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The dangers from opiate withdrawal symptoms become more and more apparent with every passing year. According to Centers for Disease Control and Prevention, opiate prescription drug abuse sent over 475,000 Americans to the emergency room in 2009, which represents a twofold increase within a five year period (2005-2009). Heroin overdose incidents have also sent more than a few people to the emergency room.
Whether a person takes opiates for a couple days or a couple years, opiate withdrawal symptoms will develop in one form or another. For people who’ve used opiates for years, the risk of developing dangerous opiate withdrawal symptoms increases the longer person uses. In effect, ongoing opiate use turns into opiate withdrawal syndrome when the body is deprived of the drug’s effects. In some cases, this shift or shock can have fatal consequences for the person who hasn’t used for a while as well as for those who attempt to go “cold turkey.”
The Opiate Withdrawal Process
Opiates’ ability to take over the body’s chemical process accounts for why people experience opiate withdrawal symptoms when stopping or reducing drug use. In actuality, the body can become dependent on opiate effects in as little as a week’s time. The longer a person uses the more dependent the body becomes.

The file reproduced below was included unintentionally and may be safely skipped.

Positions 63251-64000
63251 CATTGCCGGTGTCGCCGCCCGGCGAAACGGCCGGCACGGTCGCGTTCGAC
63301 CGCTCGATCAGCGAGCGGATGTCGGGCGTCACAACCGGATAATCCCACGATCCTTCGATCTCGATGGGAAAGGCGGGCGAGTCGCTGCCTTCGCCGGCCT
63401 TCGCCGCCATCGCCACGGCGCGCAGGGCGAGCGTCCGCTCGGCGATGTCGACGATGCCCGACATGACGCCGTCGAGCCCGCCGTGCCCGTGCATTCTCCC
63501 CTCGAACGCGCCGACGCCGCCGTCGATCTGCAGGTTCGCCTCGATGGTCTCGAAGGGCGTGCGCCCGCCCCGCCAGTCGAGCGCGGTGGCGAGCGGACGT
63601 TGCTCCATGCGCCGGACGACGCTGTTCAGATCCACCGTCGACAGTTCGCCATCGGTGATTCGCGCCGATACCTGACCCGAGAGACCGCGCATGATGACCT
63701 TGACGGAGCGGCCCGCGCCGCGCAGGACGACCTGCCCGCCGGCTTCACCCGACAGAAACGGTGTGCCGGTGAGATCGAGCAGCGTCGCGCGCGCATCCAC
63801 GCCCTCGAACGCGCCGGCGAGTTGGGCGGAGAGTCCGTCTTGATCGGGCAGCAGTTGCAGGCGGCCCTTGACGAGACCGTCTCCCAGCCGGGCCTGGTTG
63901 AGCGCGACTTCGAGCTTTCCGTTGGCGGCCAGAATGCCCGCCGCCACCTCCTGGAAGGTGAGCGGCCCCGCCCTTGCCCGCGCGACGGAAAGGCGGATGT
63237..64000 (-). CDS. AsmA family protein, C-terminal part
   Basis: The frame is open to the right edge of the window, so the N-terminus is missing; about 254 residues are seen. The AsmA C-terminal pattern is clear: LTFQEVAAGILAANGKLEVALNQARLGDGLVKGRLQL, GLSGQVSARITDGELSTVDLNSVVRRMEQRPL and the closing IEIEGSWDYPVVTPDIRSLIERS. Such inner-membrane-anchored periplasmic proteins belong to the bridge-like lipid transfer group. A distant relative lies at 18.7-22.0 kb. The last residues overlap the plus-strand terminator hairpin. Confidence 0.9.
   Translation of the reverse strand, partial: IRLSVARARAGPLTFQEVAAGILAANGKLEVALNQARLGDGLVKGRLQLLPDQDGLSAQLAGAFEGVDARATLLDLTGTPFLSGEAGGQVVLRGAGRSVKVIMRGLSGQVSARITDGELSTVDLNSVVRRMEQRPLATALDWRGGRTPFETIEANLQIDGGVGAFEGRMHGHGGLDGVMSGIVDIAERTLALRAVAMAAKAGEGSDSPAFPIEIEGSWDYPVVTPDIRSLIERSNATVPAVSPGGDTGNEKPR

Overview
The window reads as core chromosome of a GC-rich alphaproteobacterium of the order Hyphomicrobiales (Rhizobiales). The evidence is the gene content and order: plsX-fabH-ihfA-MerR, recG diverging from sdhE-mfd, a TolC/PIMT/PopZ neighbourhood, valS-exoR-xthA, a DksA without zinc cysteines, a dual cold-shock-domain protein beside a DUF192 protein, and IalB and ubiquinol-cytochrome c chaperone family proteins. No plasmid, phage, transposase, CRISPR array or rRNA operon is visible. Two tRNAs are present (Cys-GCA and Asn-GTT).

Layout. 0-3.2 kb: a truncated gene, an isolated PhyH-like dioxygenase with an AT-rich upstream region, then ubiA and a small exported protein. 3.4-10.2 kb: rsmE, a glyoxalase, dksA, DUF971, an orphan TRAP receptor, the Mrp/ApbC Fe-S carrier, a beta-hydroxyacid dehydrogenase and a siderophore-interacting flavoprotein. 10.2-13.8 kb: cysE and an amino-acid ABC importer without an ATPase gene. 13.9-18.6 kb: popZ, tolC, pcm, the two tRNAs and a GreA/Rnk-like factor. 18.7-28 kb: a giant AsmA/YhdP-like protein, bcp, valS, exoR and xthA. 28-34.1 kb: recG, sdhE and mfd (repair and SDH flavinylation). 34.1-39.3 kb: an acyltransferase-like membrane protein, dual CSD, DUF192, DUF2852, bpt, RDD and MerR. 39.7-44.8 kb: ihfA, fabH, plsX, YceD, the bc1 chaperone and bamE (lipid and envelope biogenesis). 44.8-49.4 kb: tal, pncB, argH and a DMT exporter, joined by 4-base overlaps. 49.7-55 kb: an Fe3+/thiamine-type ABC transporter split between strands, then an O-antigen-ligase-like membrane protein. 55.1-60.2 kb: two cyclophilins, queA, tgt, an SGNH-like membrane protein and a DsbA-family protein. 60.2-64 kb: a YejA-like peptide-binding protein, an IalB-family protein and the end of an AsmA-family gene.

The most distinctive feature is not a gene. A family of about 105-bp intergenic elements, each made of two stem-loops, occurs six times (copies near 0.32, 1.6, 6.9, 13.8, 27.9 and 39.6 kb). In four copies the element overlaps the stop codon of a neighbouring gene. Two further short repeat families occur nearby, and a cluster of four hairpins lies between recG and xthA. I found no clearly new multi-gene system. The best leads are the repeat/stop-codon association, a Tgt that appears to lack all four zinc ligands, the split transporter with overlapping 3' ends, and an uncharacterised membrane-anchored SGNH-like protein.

The opiate withdrawal process follows a certain sequence of effects or symptoms as the body attempts to reassume control over its own chemical processes. From the first day of not using, opiate withdrawal symptoms gradually increase in intensity. Feelings of fatigue and random muscle aches here and there eventually turn into irritability, mood swings, sweats, chills, stomach cramps and diarrhea.
As the body adapts to the absence of opiates, it’s also in the process of expelling opiate materials and leftover drug toxins. Any of these symptoms can pose a danger for someone who’s used opiates for a long a time.
Opiate Withdrawal Syndrome
Opiates act as central nervous depressants by slowing down most every major system in the body. This means the body’s heart, respiratory, digestive and even temperature control systems are all altered by ongoing opiate use. Dangerous opiate withdrawal symptoms result from the chemical imbalances set into motion once a person stops using.
Opiate withdrawal syndrome is a serious condition that can cause permanent heart and lung damage when opiate withdrawal symptoms take a bad turn. In effect, the body’s central nervous system undergoes a “reboot” that can potentially cause serious damage, especially when a person is in poor health.
As the body becomes increasingly dependent on opiate effects, a person’s tolerance level for the drug also rises. Increased tolerance levels drive a person to consume more of the drug in order to experience the same “high” effects. Unfortunately, the body’s physical tolerance for opiates develops faster than its ability to withstand opiate withdrawal symptoms.
The need to ingest more of the drug greatly increases the likelihood a person will overdose. As opiates slow down body functions in general, overdose episodes can trigger respiratory distress to the point where a person can no longer breathe. Of all the possible opiate withdrawal symptoms, respiratory distress is not only the most dangerous – it can also be fatal.